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What is the best way to sensitively handle conversations with others about a self-proclaimed atheist who just passed away?



    
    

Clarify Share Report Asked March 15 2018 413 Lori Cypher

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Mini Tim Maas Retired Quality Assurance Specialist with the U.S. Army
This question brings to my mind the recent passing of Stephen Hawking, who was both a world-renowned physicist, and also a self-described atheist. I would say that the focus in speaking about the individual should be on his achievements and his positive qualities.

Nothing of a religious nature that could be said about an individual after that person's death is going to change anything for that person from a spiritual standpoint.

I also personally do not consider it appropriate for a Christian (unless possibly a member of the clergy) to use the individual's demise as a cautionary example when speaking to others (especially to those directly impacted by the individual's death) of the transient nature of life; or as an occasion to witness to those others about one's personal faith; or as an attempt to evangelize those others (unless the others initiate the discussion by raising the subject themselves, or asking the Christian for words of comfort from the Christian's faith).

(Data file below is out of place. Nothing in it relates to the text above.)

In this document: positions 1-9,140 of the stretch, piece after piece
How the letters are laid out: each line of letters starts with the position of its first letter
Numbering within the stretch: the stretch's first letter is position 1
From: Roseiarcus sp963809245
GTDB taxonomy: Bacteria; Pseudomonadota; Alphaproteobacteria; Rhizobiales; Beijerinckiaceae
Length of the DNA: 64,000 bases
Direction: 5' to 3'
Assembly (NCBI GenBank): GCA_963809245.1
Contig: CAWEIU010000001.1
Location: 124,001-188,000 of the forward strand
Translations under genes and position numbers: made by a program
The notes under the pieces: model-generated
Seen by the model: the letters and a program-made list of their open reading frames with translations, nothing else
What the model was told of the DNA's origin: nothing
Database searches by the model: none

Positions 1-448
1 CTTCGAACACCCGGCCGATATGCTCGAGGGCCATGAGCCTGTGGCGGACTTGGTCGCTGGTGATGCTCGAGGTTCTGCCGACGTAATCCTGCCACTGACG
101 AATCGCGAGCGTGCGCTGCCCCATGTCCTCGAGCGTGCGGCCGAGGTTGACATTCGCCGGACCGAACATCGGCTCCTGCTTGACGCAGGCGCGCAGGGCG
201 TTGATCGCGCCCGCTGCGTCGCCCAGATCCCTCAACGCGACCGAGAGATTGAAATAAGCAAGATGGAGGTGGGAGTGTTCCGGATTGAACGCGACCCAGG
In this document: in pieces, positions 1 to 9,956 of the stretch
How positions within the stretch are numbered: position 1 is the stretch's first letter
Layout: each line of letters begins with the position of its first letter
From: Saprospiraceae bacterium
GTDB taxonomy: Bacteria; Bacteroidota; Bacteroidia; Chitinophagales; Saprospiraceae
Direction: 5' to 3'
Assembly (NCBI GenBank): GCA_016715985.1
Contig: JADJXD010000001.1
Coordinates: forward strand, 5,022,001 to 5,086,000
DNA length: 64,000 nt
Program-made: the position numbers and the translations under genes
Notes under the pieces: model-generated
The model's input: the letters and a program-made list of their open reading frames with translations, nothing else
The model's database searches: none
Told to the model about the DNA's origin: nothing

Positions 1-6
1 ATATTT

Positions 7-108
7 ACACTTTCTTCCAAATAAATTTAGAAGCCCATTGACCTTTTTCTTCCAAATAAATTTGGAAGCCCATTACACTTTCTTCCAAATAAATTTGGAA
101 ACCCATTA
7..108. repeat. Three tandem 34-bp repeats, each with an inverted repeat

Despite the Christian's best or most sincere intentions, I would think that doing so uninvited or out of context could easily be perceived by those whom the Christian was addressing at such a time as rubbing salt in their wounds, especially if they share the decedent's beliefs.

In my view, it would be far more sensitive (as well as effective with respect to how it is received by others) for a Christian to offer a sincere expression of sympathy at the loss of the decedent, as well as whatever service or assistance that he or she can provide to those who are grieving, or who are otherwise somehow adversely affected by the decedent's death, while also remaining aware of possible opportunities to touch on matters of faith, but in the natural flow of the conversation, and preferably at the prompting of something that others have said.

March 18 2018 0 responses Vote Up Share Report


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